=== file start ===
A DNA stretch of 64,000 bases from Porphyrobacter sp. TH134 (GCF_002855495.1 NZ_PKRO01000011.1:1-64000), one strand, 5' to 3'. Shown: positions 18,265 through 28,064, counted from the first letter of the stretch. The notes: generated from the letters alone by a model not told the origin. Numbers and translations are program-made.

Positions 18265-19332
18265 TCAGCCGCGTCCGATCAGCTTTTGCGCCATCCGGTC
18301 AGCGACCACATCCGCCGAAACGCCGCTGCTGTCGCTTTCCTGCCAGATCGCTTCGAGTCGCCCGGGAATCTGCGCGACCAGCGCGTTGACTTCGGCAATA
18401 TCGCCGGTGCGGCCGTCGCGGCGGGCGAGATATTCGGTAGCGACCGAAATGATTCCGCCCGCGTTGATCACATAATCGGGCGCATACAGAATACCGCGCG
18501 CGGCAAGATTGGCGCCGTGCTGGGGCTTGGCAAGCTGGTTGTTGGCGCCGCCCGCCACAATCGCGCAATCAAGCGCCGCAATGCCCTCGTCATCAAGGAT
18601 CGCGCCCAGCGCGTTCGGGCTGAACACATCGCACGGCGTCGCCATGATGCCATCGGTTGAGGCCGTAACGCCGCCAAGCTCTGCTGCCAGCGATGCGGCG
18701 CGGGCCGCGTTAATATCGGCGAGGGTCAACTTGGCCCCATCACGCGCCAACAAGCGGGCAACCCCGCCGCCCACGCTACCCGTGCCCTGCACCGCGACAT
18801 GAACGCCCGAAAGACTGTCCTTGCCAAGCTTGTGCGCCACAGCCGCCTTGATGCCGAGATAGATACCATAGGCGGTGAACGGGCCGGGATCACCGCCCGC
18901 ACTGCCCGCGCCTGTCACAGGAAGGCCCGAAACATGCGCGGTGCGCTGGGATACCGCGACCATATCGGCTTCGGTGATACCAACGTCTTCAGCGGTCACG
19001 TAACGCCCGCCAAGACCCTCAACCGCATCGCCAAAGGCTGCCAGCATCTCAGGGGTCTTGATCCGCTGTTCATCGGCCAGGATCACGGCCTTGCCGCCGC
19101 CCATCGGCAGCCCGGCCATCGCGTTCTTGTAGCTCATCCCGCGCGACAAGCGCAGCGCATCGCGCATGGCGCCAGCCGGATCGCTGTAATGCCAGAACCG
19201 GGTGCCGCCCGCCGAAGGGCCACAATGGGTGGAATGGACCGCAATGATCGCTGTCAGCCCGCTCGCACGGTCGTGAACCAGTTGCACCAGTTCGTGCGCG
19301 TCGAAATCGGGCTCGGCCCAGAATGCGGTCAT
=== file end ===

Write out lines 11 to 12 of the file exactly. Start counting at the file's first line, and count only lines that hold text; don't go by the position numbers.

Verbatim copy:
19001 TAACGCCCGCCAAGACCCTCAACCGCATCGCCAAAGGCTGCCAGCATCTCAGGGGTCTTGATCCGCTGTTCATCGGCCAGGATCACGGCCTTGCCGCCGC
19101 CCATCGGCAGCCCGGCCATCGCGTTCTTGTAGCTCATCCCGCGCGACAAGCGCAGCGCATCGCGCATGGCGCCAGCCGGATCGCTGTAATGCCAGAACCG